How slow the human race is to learn. Just like the ancient Israelites, so we today. Human sacrifice, and in particular child sacrifice, is emblematic of pagan culture. So it is no wonder that as Western society has become more and more de-Christianized, we have seen a return to this pagan practice with the evil of abortion.
Jesus came to offer his one perfect sacrifice. Through him, we have access to God. Through him, we have access to life. He is the way, the better way, the one and only way. And as we know, he gave a commission to the church to spread this good news throughout the world to all peoples.
And so the church has. We are the inheritors of the great legacy of the missionaries here in the Americas who came to spread this good news and introduce a people who did not know Jesus Christ to his love and mercy and salvation: the Franciscan friars—who first arrived here in California—and the Dominicans and the Jesuits who spread the gospel all throughout North, South, and Central America.
These heroic missionaries had to prove to the governing authorities back in Europe that the indigenous people here were human. Of course, some of those in power hoped to exploit or enslave them.
The missionaries defended the humanity of indigenous Americans. They taught them the arts, the sciences, animal husbandry, how to grow a variety of crops. The indigenous people were pagan. And so, no surprise, human sacrifice and cannibalism were not unknown among some of them. The missionaries introduced them to the faith of Jesus Christ. They demonstrated that these people were capable of thinking lofty thoughts, of creating beauty, of being faithful disciples of Christ. This is why the missionaries came: to bring the good news of Jesus and to build a new Christian civilization.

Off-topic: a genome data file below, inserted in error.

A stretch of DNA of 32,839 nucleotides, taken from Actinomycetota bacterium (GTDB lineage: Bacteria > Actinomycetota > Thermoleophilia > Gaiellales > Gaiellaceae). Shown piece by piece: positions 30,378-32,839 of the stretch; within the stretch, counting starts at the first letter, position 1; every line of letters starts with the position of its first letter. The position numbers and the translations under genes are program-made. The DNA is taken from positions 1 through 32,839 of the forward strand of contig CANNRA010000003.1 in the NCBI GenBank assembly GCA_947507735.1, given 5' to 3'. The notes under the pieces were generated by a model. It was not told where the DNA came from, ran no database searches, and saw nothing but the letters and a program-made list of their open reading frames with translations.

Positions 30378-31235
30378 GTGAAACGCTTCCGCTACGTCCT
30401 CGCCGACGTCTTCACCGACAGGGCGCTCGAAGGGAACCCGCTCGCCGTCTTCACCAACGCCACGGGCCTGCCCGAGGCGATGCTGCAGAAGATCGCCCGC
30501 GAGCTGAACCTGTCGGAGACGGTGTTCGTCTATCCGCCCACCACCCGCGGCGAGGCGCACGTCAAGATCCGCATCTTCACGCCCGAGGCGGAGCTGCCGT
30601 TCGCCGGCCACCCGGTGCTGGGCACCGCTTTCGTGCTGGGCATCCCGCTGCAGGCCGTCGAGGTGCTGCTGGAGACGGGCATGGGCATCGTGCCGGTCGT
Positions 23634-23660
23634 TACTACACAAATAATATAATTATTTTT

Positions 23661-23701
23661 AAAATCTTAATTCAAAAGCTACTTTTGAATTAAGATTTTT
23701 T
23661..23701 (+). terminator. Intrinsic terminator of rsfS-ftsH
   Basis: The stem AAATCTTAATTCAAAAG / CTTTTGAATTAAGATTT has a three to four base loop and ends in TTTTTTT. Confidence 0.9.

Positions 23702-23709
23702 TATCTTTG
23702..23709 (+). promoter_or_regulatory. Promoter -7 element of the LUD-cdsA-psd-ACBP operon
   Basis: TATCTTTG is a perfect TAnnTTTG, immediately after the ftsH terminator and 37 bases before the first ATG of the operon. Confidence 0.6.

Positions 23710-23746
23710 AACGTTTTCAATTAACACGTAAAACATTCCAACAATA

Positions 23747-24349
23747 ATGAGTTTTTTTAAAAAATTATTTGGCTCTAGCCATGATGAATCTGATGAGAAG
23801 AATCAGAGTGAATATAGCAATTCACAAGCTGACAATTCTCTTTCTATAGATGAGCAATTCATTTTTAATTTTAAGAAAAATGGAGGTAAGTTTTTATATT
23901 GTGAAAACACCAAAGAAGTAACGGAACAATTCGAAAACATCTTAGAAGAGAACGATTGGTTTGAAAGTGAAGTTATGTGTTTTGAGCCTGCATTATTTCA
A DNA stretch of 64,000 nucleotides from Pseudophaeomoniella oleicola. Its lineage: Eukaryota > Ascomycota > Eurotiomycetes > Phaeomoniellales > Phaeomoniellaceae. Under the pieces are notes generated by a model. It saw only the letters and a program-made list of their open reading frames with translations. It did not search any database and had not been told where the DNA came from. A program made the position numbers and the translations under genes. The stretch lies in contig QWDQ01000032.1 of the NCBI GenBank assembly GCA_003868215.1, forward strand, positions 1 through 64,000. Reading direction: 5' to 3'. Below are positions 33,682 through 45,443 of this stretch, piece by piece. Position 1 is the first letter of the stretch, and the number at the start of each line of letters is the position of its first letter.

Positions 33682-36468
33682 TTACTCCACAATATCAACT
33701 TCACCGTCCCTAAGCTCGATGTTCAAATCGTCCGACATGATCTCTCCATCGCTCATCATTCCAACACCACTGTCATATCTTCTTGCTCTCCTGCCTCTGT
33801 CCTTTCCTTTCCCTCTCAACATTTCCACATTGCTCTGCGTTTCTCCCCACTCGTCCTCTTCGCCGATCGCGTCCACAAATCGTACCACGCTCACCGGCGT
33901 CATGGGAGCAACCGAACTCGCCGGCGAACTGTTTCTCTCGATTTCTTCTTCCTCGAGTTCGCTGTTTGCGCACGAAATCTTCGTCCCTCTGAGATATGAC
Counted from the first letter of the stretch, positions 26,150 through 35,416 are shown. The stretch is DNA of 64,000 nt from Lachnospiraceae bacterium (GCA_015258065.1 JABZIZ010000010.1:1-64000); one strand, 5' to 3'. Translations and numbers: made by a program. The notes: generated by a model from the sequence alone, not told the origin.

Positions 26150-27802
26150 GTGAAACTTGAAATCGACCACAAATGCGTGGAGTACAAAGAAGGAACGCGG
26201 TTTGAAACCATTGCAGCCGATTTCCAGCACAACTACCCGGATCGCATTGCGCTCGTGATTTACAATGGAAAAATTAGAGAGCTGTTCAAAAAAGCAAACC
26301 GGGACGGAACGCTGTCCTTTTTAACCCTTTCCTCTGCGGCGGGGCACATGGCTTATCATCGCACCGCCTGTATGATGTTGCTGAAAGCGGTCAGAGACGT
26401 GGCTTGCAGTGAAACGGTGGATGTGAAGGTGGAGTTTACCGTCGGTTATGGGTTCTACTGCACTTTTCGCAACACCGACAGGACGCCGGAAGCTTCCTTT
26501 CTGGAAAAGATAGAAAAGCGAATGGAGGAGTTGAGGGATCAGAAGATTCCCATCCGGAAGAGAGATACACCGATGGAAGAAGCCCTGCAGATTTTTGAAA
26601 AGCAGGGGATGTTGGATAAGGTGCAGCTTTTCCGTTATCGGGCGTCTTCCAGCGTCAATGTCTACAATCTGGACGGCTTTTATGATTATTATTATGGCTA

Unfortunately, as we know, though the missionaries made great progress, powerful economic and political interests prevailed. In some places, their work was ultimately destroyed and dismantled—such as the California mission system before the Franciscan friars were able to realize their vision of educating the indigenous people and handing the land over to them for self-governance. The missionaries were denounced. The Jesuit order was suppressed.